BELOW(30)(30)(30)(30)(30)30)(30)(30)(30)(30)(30)30)(30)(30)(30)(30)(30)30)(30)(30)(30)(30)(30)(30)(30)(30)30)(30)(30)(30)(30)30)30)(30)(30)(30)(30)(30)(30)(30)From: "Mahmood Elahi"
To: "Letters \(ott\)" <firstname.lastname@example.org>
Subject: Pakistan forces are well-trained to fight India and have little interest to fight Taliban
The Ottawa Citizen
Pakistani forces are well-trained to fight India and have little interest to fight Taliban
Re News: "U.S. must train Pakistani forces to fight Taliban: Senlis Council," and front page: "Canadians blamed for blast that killed dozens at market," (Feb. 19).
Pakistani forces are well-trained to fight a much larger Indian army and need no further training to fight puny Taliban. In fact, Pakistan has a vested interest in keeping Taliban alive as a threat, because as long as Taliban remains a threat, U.S. military assistance will continue to flow. Pakistan knows from experience how the United States stopped providing assistance to the Afghan Mujahedeens once they forced the Soviet troops to withdraw. With the Soviet Union ceased to exist as a threat, the United states had little reason to be interested in Afghanistan.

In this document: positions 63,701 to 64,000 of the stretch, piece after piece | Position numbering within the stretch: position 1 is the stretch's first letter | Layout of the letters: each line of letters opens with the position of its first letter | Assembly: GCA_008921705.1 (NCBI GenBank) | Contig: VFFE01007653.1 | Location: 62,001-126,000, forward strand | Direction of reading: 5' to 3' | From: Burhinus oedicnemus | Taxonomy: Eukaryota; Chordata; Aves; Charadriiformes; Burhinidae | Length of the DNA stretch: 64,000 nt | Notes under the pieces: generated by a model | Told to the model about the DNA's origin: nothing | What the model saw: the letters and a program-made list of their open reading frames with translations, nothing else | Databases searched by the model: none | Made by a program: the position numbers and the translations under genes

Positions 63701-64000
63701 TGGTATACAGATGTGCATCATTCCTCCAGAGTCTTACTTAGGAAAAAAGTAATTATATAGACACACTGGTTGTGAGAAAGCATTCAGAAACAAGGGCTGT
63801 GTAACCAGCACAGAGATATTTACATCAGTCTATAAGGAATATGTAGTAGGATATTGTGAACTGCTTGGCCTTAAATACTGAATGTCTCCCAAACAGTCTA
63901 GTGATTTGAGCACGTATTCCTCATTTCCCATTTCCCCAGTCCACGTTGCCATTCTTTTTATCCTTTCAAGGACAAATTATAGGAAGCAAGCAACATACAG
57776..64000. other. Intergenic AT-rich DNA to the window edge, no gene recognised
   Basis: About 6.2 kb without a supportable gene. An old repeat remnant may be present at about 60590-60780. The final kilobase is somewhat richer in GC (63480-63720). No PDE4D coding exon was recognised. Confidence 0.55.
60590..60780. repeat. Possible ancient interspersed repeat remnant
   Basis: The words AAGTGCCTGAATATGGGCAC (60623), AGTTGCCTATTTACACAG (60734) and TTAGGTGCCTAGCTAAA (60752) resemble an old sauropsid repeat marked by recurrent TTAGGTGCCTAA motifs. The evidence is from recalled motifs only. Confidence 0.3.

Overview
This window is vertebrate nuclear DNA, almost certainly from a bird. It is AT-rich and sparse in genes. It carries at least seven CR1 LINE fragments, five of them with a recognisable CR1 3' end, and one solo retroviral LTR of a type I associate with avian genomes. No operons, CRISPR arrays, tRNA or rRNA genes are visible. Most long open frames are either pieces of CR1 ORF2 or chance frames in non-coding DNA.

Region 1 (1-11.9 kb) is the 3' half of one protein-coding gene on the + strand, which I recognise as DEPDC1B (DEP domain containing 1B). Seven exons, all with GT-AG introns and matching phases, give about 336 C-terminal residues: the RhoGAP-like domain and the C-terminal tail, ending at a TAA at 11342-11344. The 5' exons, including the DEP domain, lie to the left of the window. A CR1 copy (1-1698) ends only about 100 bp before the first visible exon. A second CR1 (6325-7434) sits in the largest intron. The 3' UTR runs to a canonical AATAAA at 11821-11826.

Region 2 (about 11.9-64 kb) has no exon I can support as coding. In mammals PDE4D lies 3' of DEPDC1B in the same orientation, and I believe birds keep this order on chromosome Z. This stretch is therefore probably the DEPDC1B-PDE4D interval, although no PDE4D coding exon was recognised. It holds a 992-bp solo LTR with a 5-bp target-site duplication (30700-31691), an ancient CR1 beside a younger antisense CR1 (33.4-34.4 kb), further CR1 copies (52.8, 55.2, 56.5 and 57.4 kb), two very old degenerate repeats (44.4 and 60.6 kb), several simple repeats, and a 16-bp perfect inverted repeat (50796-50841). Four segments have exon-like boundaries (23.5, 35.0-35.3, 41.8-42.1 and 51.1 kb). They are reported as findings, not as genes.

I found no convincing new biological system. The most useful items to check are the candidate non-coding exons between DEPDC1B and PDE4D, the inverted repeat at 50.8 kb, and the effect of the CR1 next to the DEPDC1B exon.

Similarly, Pakistan knows that if the Taliban/Al Qaeda are eliminated by Pakistani forces, the United States will have little reason to provide military assistance to Pakistan in its confrontation with India which is now considered as America's new strategic partner to contain emerging China.
In fact, the Taliban has become a "golden goose" for Pakistani forces and as long as they put up a token fight agianst Taliban, U.S. military aid will continue to flow. To eliminate it completely will be like killing the golden goose for short-term benefits. As such, Pakistani forces will make a symbolic show of force against the Taliban without dismantling it completely. For the same reason, they will never allow U.S. forces to operate inside Pakistan. Former prime minister Nawaz Sharif, whose party has won in the recent election, has also criticized Musharraf for allowing too much leverage to the United States in the name of fighting terrorism.
Instead of training Pakistani forces, Senlis Council should concentrate on training the Afghan forces to carry on the war against the Taliban on their own. By taking up the combat role, the Canadian and NATO forces are actually replicating the failed Soviet mission. When the Soviet forces invaded Afghanistan to stop the fanatical Mujahedeens from overthrowing the pro-Moscow regime, they didn't train and equip the Afghan army and took up the fighting themselves. As a result, they couldn't defeat the insurgents who enjoyed safe haven in neighbouring Pakistan as they enjoy today. Now as then, Canada and NATO may be sacrificing their troops for a bleak outcome. To avert a castastrophe, Canada and NATO forces should make training and equipping the Afghan forces their top priority. Unlike the Pakistani forces who lack motivation, the Afghan forces know what will be their fate if the Taliban returns to power.
2240 Iris Street, Ottawa.